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Posts Tagged ‘Organic’

When Good Intentions Result in a Big Fat Lie…

My local grocery store, regional chain Roundys, has started offering organic, free range, vegetarian, chicken.  Which I’m all kinds of in favor of.  I like the choice to buy, for an elevated price, humanely raised, chemical and antibiotic free, chicken.  I have a major problem with it though.

“What could that possibly be?”  You ask, with a shocked look on your face I assume.

Let me tell you.  You can’t have truly “free range” and “vegetarian” chicken.

I know, free range is a marketing term that in reality means that the chicken spends some time outside of its cage.  This is a good thing because it means that the chicken gets some exercise and grows much slower.

“Why is that a good thing?”

Well, normal cage raised chickens, who are given growth hormones and antibiotics in order to fatten up really fast, usually grow so fast that their seldom used legs cannot support their weight.  The result is that when the birds try to stand, they break their legs.  This is not a humane way to raise chickens.  So chickens that are “free range” at least have a fighting chance at a better life.  That said, factory free ranging is little better than caging chickens.

Factory free range chickens are usually kept in barns.  And there can be thousands of chickens in that barn, crammed in wing to wing, barely able to move about.  Certainly not the bucolic picture of the chicken coop with the hens and chicks scratching in the dirt outside with the rooster standing watch on a fence post.

This is the reality of terms like “cage free” and “free range”

They really can’t move around all that much, but at least they can move.  They also won’t suffer from broken legs or being debeaked.  Don’t even get me started on that barbaric, inhumane, despicable practice.  Unfortunately in those close quarters, they also can’t give themselves dust baths, which help them prevent lice infestations, they’re prone to easily transmitting diseases, and violent behavior and cannibalism are prevalent.   What does that matter though, they’re free range and cage free.

The other term I’m opposed to is vegetarian.

Chickens are not vegetarians.

Let me repeat that.  CHICKENS ARE NOT VEGETARIANS!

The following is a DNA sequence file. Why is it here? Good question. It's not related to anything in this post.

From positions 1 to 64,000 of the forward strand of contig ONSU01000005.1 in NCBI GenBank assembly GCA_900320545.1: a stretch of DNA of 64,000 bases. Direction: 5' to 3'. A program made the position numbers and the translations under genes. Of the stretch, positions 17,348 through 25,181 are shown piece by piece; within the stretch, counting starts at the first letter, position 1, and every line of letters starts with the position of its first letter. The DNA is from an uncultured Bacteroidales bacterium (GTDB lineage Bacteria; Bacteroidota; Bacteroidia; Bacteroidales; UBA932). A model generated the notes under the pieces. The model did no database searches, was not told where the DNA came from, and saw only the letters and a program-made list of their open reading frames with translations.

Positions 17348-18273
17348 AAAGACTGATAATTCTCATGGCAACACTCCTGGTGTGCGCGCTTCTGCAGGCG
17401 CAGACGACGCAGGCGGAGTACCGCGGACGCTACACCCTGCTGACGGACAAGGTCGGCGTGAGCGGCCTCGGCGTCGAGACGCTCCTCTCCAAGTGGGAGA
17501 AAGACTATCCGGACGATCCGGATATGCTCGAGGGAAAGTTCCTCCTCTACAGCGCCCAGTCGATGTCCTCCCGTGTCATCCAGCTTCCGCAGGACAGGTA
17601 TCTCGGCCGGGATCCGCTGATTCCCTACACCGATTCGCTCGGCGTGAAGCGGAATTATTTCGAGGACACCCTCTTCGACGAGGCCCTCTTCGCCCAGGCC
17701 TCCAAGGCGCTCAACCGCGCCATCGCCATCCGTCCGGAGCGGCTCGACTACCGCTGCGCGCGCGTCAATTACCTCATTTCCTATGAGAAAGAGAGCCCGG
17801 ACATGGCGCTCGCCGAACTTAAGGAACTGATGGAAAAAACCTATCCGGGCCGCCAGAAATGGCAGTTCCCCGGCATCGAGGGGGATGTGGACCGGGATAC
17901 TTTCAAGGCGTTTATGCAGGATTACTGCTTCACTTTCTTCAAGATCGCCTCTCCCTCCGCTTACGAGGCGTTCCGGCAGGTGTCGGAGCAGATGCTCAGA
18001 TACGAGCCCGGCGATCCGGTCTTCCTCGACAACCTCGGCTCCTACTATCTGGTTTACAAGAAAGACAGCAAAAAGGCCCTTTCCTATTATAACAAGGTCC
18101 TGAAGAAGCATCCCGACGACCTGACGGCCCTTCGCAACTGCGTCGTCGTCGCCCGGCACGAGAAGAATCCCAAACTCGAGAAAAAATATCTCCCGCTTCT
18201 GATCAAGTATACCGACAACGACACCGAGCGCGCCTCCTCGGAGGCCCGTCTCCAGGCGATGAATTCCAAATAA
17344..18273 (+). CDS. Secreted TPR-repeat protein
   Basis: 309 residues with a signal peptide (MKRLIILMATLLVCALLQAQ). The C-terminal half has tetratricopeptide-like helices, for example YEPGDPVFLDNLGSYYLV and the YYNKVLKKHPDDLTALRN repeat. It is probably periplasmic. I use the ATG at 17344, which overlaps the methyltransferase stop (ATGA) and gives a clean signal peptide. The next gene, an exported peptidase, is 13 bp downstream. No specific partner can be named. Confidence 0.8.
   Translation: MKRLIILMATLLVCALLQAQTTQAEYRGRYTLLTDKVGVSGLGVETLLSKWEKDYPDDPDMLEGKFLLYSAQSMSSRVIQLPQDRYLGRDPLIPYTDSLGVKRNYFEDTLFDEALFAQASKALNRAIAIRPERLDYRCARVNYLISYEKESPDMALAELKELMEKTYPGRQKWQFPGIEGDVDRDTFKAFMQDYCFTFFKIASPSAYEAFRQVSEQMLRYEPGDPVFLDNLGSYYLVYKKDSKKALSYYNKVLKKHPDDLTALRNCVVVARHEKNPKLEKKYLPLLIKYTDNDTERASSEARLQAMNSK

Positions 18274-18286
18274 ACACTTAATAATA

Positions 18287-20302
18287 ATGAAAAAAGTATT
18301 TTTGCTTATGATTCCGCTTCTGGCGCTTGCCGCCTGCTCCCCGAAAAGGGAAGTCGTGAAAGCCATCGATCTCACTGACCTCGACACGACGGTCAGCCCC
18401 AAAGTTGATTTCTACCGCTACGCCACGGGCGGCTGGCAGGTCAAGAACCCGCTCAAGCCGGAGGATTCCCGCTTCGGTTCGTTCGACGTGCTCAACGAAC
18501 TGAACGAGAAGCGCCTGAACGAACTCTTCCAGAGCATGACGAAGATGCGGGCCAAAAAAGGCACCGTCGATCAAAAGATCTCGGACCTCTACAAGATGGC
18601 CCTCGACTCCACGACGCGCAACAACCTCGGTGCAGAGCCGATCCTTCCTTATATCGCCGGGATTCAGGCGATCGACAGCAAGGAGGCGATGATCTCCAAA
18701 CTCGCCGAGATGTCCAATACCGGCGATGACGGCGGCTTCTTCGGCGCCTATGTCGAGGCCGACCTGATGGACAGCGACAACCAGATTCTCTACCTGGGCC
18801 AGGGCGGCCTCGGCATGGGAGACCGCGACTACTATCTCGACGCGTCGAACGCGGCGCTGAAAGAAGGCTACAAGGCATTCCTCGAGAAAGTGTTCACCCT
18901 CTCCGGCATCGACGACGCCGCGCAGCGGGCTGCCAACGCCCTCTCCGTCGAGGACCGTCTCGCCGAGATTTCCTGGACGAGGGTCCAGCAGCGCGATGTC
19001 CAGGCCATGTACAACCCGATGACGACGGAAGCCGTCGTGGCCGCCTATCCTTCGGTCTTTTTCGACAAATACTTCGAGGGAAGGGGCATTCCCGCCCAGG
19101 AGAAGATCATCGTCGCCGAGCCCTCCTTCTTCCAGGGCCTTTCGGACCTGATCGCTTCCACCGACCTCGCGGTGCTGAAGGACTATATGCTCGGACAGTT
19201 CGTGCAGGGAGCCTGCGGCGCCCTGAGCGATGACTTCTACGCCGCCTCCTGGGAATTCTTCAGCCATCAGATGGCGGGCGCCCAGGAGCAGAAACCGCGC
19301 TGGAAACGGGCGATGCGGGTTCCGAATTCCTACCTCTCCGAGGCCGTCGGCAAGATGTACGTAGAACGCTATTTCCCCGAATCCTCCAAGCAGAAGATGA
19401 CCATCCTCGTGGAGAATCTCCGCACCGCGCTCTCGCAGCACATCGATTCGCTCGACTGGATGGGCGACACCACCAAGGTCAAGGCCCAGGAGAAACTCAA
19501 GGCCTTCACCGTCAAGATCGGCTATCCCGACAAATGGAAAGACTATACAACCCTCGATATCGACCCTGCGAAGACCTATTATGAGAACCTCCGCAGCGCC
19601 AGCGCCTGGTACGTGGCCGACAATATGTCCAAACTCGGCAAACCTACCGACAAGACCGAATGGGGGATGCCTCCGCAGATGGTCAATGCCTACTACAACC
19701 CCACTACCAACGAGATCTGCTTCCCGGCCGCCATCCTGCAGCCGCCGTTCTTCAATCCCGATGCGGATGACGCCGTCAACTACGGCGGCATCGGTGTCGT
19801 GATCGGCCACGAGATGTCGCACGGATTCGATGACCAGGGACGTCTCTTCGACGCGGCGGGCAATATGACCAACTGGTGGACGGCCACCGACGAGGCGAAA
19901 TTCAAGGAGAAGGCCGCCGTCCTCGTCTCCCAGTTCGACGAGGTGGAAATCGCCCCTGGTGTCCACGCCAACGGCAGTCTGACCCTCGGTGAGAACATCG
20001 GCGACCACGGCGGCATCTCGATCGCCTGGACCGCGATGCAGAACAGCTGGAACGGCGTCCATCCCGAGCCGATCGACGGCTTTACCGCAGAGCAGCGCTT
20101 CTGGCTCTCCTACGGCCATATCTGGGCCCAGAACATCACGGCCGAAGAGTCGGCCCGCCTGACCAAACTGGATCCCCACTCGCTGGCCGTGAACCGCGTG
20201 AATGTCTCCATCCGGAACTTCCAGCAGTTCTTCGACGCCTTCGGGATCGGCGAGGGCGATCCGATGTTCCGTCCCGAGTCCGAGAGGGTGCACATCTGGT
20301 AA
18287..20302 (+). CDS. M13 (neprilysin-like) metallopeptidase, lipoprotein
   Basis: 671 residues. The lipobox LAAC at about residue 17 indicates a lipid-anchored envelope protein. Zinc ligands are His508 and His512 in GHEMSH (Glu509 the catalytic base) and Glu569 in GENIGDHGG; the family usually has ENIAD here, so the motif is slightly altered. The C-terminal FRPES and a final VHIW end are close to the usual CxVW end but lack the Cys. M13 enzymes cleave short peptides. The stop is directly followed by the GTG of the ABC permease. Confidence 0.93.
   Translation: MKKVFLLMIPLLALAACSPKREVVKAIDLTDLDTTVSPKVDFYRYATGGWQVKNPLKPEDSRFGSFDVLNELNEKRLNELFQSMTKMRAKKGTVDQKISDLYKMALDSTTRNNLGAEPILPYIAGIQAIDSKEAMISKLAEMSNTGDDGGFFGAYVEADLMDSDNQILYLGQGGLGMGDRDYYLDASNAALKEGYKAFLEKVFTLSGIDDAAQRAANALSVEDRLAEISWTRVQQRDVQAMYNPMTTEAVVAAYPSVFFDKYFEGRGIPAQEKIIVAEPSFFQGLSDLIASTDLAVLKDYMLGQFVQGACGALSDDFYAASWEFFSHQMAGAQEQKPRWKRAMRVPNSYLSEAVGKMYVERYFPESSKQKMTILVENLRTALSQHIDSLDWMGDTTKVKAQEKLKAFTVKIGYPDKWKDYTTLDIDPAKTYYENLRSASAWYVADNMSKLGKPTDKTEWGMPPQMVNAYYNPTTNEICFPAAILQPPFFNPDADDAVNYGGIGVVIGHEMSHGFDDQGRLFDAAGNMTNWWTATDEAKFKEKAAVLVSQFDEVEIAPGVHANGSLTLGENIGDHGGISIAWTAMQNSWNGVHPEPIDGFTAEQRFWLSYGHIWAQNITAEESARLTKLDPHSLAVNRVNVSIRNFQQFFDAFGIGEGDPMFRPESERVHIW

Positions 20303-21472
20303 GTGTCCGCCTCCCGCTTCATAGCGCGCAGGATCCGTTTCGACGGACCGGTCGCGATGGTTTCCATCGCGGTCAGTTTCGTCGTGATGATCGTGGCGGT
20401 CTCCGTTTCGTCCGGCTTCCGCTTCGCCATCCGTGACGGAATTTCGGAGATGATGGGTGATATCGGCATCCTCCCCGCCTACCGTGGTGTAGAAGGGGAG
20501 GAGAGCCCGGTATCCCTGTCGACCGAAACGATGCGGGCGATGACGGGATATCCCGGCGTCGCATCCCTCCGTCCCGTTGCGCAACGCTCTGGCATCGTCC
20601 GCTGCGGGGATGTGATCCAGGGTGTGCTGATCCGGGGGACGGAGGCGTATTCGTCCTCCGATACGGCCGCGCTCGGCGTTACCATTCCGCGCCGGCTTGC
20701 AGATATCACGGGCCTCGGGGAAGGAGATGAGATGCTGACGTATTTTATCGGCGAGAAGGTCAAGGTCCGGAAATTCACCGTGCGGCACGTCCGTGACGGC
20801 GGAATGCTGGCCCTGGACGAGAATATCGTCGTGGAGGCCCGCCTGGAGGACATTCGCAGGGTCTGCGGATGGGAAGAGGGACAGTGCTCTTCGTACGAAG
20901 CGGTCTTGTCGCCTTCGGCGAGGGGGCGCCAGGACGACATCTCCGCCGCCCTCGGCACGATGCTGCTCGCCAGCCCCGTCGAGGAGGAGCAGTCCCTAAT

Chickens are omnivores.  Just like humans.  In those bucolic pictures of chickens in the farm yard, scratching in the dirt, those chickens are doing a couple of things.

First, they’re scratching up grit to eat.  Grit is just what it sounds like, dirt and small stones.  A chicken’s stomach, gizzard, is not really well suited to grinding up its food for digestion.  Beaks are not really meant for much more than cracking things open and picking thing up, and chickens have no teeth so they can’t chew their food.  Grit works through the muscle action in and around the gizzard to grind the food so the chicken can extract the nutrients from what they eat.

Second, the chicken is scratching looking for bugs.  Yes chickens eat bugs, they’re especially fond of June bugs I’m told by my chicken raising friends.

So, a vegetarian chicken just isn’t one hundred percent natural.  And the only way you can ensure that a chicken gets only a vegetarian diet is to make sure that it never has access to the soil.  Barnyard soil has all sorts of bugs and small creatures in it that chickens will happily eat for you.  What they’re really telling you when they say that the chicken is vegetarian is that the farmer is not feeding it any animal byproducts.

“What kind of animal  byproducts could they be feeding chickens?”

Good questions.  Because chickens being fed a diet of corn, greens and seeds need extra calcium, a common practice is to add ground up egg shells and bone meal to the food.  Now bone meal is nothing more than what it says, ground up bones.  Those can be beef, pork or even chicken bones.  And to boost the protein in their food, they’ll also add in things like eggs, and meat byproducts.  Again, meat by products can come from any thing; beef, pork, chicken, etc.  What do chicken farmers have in abundance to make bone meal and meat byproducts from?  You got it, chickens.  So between the egg shell, albumin, bone meal, and meat byproducts, is it any wonder that that chickens in over crowded conditions become cannibalistic?  This is also one reason why caged chickens are debeaked, if they don’t the chicken will start eating itself.  Now there is nothing natural about that.  That is simply a sign of an animal in severe distress.  One of the big problems with animal byproducts in animal feed is that it isn’t always the highest quality nor cleanest, as a result things like arsenic are added to the feed to kill parasites. So vegetarian only means that the chicken isn’t being fed anything but vegetables and grit.

But a vegetarian diet is not the chicken’s natural diet.  Even if the chicken isn’t caged, it won’t be as healthy as a chicken allowed to eat bugs and scratch in the dirt.

Given all the above, what should we really be looking for in chicken.  If you’re willing to buy the organic, free range, vegetarian, chicken for a premium from the grocery store, take the extra step and go to a farmer’s market.  The chicken there is usually a little less expensive than the grocery store organic chicken, even if it is vegetarian.  But talk to the people selling chicken there.  Ask them how their chicken is raised and what its fed.  Specifically ask if the birds are pastured and allowed time outdoors in the sun and dirt.  If they are, the birds will do what comes naturally and eat the plants and bugs.  By the way, also ask your egg man these same questions.  The eggs will be so much more flavorful.  Did you know that a pastured, and properly fed, chicken’s egg will have a yoke that is almost orange rather than yellow.  It will also be naturally high in omega 3 fatty acids.  You know the stuff that’s good for your brain, heart and arteries.